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Tax Deductibles for Touring Musicians (and other business trips)

For a business travel to be deductible, the trip must be considered “overnight” - meaning you must require some form of lodging and it has to be away from home or the general area where you normally conduct business. (So no, a 3-day gig on Staten Island for a Bronx resident would NOT count!) The trip must be PRIMARILY for business (entirely job-related) and it would be a temporary assignment lasting a year or less. Most musicians' tours fit into these rules.

If you're a musician on tour, you will probably get a daily reimbursement, called a “per diem.” However, if your expenses (on food, travels, and lodging) exceed this per diem, then the difference can be deducted. So for example, if you're given $50 a day but needed to spend $60, the extra $10 that you needed to spend can be deducted (have receipts ready for this). Also, it's very important to always list all reimbursements received in the tax return, even if you're including a deduction. Usually deductions and per diem reports will be in the included in the W-2 form for regular employees. However, self-employed musicians/independent contractors have to use the Schedule C form. The per diem is then counted as “income” and then travel/meal expenses are deducted in part 2 of the form.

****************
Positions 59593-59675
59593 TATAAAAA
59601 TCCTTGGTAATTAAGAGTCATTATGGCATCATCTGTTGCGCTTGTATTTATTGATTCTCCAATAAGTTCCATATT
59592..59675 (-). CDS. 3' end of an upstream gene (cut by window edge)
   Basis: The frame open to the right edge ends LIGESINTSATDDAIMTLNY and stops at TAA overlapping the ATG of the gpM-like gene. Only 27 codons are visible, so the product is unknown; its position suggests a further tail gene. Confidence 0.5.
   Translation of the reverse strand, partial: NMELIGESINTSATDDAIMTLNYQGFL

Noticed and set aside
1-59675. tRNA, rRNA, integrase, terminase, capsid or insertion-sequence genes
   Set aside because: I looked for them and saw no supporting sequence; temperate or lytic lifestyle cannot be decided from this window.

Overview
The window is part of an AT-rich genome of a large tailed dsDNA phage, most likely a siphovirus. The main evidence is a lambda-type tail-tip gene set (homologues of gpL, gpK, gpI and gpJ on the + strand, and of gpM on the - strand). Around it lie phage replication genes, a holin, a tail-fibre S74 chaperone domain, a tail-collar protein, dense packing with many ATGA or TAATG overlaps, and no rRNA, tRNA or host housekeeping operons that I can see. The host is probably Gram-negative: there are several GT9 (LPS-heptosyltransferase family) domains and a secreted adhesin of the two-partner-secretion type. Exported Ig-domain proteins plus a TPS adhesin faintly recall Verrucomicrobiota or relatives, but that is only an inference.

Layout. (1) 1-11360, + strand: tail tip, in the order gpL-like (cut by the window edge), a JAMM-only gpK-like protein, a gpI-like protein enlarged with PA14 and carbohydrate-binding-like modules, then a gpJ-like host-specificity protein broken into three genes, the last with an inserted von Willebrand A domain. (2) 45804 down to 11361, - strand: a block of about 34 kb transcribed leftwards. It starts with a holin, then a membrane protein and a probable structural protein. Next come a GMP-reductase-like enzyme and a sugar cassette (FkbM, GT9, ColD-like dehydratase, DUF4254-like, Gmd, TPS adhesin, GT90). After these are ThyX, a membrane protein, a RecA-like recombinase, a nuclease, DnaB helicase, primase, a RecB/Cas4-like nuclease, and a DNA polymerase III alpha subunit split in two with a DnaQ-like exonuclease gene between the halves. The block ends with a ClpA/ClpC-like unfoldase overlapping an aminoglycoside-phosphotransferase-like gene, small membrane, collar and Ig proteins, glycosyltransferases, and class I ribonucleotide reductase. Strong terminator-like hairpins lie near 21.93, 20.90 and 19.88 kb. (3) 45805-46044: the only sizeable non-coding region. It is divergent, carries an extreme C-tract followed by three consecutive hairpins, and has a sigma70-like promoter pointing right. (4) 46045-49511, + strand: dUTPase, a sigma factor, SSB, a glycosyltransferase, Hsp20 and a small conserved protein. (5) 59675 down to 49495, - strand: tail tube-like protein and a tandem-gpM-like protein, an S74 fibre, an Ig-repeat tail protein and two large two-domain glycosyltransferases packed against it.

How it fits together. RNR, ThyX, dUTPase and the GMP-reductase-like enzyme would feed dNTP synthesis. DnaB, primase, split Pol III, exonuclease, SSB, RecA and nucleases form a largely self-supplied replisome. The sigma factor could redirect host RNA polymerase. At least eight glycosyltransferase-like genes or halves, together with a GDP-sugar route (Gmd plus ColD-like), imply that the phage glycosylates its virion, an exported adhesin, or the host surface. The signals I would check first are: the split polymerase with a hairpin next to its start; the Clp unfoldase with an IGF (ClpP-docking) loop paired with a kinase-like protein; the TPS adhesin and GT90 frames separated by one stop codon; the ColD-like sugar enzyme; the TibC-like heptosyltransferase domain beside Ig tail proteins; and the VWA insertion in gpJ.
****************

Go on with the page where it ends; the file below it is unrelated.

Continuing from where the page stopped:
Some other travel expenses that can count as deductibles:

  • Transportation between home and business destination (car, train, plane or bus; boats might have different rules, so if you're a cruise musician, this might not apply to you – check IRS for more detailed rules if not sure about something)
  • Local transportation (taxis, car rentals, public transit, etc) – remember, this must be business-related, so things between hotel and venue, travel from airport to hotel, etc
  • Lodging
  • Baggage fees
  • Business calls, internet access fees, etc